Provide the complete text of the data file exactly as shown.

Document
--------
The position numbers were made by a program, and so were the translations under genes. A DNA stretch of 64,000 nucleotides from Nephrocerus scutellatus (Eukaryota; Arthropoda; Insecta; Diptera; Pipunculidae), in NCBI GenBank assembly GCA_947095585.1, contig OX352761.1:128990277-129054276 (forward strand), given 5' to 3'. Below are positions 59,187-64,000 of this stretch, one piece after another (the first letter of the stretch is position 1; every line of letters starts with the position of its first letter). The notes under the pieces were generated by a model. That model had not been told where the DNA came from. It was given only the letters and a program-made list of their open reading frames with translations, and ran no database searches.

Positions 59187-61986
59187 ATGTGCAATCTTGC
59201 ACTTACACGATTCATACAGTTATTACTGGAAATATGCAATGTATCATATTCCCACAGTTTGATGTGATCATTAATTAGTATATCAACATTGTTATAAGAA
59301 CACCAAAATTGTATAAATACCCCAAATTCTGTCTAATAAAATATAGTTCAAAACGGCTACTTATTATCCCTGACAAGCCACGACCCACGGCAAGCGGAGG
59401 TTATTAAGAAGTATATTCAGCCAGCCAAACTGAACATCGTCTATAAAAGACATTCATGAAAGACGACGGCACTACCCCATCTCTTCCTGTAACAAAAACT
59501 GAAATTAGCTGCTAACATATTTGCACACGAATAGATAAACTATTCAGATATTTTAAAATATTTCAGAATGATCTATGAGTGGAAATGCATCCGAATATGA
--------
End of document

The position numbers were made by a program, and so were the translations under genes. A DNA stretch of 64,000 nucleotides from Nephrocerus scutellatus (Eukaryota; Arthropoda; Insecta; Diptera; Pipunculidae), in NCBI GenBank assembly GCA_947095585.1, contig OX352761.1:128990277-129054276 (forward strand), given 5' to 3'. Below are positions 59,187-64,000 of this stretch, one piece after another (the first letter of the stretch is position 1; every line of letters starts with the position of its first letter). The notes under the pieces were generated by a model. That model had not been told where the DNA came from. It was given only the letters and a program-made list of their open reading frames with translations, and ran no database searches.

Positions 59187-61986
59187 ATGTGCAATCTTGC
59201 ACTTACACGATTCATACAGTTATTACTGGAAATATGCAATGTATCATATTCCCACAGTTTGATGTGATCATTAATTAGTATATCAACATTGTTATAAGAA
59301 CACCAAAATTGTATAAATACCCCAAATTCTGTCTAATAAAATATAGTTCAAAACGGCTACTTATTATCCCTGACAAGCCACGACCCACGGCAAGCGGAGG
59401 TTATTAAGAAGTATATTCAGCCAGCCAAACTGAACATCGTCTATAAAAGACATTCATGAAAGACGACGGCACTACCCCATCTCTTCCTGTAACAAAAACT
59501 GAAATTAGCTGCTAACATATTTGCACACGAATAGATAAACTATTCAGATATTTTAAAATATTTCAGAATGATCTATGAGTGGAAATGCATCCGAATATGA